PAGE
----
The GE did excel in some areas, at least: It was exceptionally energy efficient, and did a great job freezing food quickly. Unfortunately, those fringe benefits don’t mean a whole lot if the core temperature performance isn’t there to back things up.

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As for features, they're lacking. There’s no icemaker, water dispenser, or even a light bulb in the freezer. All you get is a small ice cube tray.

For in-depth performance information, please visit the Science Page.

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Look beyond the stainless

With so many other top freezers on the market today, the GE GTE16GSHSS failed to distinguish itself in our tests. Stainless on the cheap may sound appealing, but significant performance and usability issues negate the bargain value.

A sale price as low as $650 may change your opinion, but we still think you should keep shopping. You could pick another stainless model that costs less, or go for something in white for an even better deal. For just a little more money, you could even choose from some of the best models available.

Fast freeze, slow thaw

One of the best things about this GE was its freezing speed. Room-temperature test materials hit 32°F in just one hour and 20 minutes. The inconsistencies in temperature that lead to freezer burn may render this strength moot for long-term storage, but if you only need to freeze something for a short period of time, you’ll be okay.

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After 36 hours without power, the GE’s freezer was still retaining plenty of cold air. At the end of our test, materials had only thawed to 28.26°F.

Exceptionally efficient

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The GE’s layout offers a reasonable amount of usable storage in both compartments. There are three shelves, a deli bin, and two matching crispers in the main fridge section. Combine that with the dairy bin and two additional shelves on the door, and you get 8.62 usable cubic feet of space.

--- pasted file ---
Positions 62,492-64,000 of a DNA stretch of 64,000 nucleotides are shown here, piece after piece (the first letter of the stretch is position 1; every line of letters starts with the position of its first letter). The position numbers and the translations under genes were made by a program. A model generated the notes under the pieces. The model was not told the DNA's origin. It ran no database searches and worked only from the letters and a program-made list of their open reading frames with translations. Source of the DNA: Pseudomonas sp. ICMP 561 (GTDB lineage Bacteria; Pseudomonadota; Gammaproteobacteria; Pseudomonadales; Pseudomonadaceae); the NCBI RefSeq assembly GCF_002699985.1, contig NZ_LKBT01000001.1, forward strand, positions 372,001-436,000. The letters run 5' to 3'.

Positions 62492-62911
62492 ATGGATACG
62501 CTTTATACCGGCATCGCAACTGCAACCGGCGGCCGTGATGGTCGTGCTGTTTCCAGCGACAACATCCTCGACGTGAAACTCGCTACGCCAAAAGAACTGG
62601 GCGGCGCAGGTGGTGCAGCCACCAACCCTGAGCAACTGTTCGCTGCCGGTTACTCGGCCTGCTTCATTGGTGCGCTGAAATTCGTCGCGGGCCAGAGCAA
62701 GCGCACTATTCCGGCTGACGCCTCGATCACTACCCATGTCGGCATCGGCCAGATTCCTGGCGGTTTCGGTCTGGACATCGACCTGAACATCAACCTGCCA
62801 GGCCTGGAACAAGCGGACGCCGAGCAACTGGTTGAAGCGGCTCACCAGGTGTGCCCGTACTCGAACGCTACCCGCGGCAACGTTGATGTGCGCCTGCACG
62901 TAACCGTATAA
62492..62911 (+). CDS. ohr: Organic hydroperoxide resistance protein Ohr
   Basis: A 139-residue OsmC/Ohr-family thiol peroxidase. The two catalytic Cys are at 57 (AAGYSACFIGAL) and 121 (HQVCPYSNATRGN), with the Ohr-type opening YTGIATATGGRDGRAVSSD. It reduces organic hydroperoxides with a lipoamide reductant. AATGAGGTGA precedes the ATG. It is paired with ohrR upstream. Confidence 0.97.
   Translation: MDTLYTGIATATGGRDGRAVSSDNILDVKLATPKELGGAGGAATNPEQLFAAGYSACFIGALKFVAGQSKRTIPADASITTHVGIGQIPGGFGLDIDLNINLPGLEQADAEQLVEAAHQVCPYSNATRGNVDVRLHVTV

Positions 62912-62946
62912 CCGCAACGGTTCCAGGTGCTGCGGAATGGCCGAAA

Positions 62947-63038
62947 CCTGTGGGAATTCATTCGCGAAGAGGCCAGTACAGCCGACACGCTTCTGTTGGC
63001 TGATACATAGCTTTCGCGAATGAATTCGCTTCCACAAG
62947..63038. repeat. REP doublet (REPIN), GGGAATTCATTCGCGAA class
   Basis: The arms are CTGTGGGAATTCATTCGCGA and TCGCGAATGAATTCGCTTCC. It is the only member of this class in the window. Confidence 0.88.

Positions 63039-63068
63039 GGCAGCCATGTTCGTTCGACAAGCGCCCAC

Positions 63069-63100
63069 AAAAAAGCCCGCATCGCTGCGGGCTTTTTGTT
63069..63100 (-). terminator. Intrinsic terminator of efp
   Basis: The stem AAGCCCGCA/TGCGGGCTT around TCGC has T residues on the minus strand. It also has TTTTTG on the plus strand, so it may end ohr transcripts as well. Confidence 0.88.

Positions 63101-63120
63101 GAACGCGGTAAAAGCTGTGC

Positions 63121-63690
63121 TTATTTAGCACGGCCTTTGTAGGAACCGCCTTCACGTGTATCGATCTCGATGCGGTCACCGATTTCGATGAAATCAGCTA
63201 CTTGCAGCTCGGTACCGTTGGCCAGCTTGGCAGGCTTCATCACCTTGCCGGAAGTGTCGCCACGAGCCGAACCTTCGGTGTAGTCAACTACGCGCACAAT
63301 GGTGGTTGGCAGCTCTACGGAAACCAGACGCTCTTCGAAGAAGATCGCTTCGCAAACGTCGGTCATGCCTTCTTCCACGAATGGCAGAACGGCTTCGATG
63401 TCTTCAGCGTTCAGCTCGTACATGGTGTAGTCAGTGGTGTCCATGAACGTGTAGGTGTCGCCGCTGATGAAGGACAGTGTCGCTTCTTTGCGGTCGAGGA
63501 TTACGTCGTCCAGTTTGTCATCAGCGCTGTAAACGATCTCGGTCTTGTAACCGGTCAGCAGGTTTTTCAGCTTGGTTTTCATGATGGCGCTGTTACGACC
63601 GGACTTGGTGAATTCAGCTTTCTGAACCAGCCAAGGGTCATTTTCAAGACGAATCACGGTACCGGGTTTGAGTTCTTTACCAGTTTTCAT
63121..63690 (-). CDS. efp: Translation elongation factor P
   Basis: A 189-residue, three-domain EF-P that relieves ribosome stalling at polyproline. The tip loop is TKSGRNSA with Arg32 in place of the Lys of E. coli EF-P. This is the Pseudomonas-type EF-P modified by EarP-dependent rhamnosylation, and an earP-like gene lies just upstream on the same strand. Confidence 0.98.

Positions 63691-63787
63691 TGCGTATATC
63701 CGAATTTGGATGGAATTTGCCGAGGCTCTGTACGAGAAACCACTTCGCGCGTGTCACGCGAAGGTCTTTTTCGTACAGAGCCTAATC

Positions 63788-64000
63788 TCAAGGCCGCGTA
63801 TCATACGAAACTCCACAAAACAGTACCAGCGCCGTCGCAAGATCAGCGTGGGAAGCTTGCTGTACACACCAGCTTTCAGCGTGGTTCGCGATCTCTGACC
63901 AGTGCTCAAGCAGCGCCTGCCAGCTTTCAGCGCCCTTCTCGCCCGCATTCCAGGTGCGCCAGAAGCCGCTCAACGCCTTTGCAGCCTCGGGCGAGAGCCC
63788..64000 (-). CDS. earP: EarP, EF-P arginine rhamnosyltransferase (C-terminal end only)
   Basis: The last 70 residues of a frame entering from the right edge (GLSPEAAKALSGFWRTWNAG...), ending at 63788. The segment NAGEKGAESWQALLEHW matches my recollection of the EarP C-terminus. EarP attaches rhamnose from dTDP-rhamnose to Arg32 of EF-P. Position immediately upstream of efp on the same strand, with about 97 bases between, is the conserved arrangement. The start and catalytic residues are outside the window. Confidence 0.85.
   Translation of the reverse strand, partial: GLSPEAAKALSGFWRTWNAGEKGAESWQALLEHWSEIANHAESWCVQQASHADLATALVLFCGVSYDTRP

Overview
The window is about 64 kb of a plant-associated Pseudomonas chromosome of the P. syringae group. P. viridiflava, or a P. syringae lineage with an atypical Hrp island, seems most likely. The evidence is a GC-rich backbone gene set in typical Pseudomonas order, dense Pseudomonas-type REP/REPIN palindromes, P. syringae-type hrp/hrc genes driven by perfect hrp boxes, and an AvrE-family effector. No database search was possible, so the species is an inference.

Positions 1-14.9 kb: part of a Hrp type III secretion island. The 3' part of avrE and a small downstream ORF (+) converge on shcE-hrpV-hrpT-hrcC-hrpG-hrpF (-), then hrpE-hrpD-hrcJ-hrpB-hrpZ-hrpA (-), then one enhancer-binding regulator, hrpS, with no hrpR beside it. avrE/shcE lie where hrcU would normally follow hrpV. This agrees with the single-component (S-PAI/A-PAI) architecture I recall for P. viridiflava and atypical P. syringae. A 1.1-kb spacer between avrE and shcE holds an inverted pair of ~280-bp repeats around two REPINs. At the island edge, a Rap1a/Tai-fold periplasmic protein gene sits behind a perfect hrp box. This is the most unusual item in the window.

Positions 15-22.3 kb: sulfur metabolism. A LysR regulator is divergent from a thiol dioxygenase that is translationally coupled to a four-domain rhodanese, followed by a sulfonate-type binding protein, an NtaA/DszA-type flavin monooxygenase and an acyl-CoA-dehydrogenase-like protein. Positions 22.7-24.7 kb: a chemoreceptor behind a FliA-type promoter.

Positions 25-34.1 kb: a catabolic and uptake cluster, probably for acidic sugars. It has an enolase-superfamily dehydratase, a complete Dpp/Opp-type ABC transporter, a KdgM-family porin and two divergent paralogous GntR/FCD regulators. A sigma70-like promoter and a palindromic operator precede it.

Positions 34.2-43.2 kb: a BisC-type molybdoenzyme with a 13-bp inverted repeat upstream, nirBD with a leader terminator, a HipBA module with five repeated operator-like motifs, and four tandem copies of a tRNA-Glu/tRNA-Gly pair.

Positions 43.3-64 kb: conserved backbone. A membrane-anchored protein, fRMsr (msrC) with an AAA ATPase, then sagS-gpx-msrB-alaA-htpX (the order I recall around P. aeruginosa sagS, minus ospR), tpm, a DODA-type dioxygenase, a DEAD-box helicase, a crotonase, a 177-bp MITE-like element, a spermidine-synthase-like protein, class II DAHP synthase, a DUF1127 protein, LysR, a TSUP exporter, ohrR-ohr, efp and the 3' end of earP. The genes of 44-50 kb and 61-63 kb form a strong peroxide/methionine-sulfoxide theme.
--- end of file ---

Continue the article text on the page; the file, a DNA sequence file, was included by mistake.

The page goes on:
In the freezer, a single shelf bisects the main icebox, with two more shelves on the door. If you like to buy in bulk, it may start to feel crowded, but if you’re relatively organized you’ll be able to make the most of the 3.52 usable cubic feet of space.

Without question, the strongest element of the GE’s performance was its energy efficiency. Each cubic foot only requires 0.05 kWh to cool, which gives it a great efficiency-to-space ratio.

Meet the testers

Matthew Zahnzinger

Matthew Zahnzinger

Logistics Manager & Staff Writer

@ReviewedHome

Matthew is a native of Brockton, MA and a graduate of Northeastern, where he earned a degree in English and Theatre. He has also studied at the Gaiety School of Acting in Dublin and spends most of his free time pursuing a performance career in the greater Boston area.

See all of Matthew Zahnzinger's reviews
Matthew Zahnzinger

Matthew Zahnzinger

Logistics Manager & Staff Writer

@ReviewedHome

Matthew is a native of Brockton, MA and a graduate of Northeastern, where he earned a degree in English and Theatre. He has also studied at the Gaiety School of Acting in Dublin and spends most of his free time pursuing a performance career in the greater Boston area.

See all of Matthew Zahnzinger's reviews

Checking our work.

We use standardized and scientific testing methods to scrutinize every product and provide you with objectively accurate results. If you’ve found different results in your own research, email us and we’ll compare notes. If it looks substantial, we’ll gladly re-test a product to try and reproduce these results. After all, peer reviews are a critical part of any scientific process.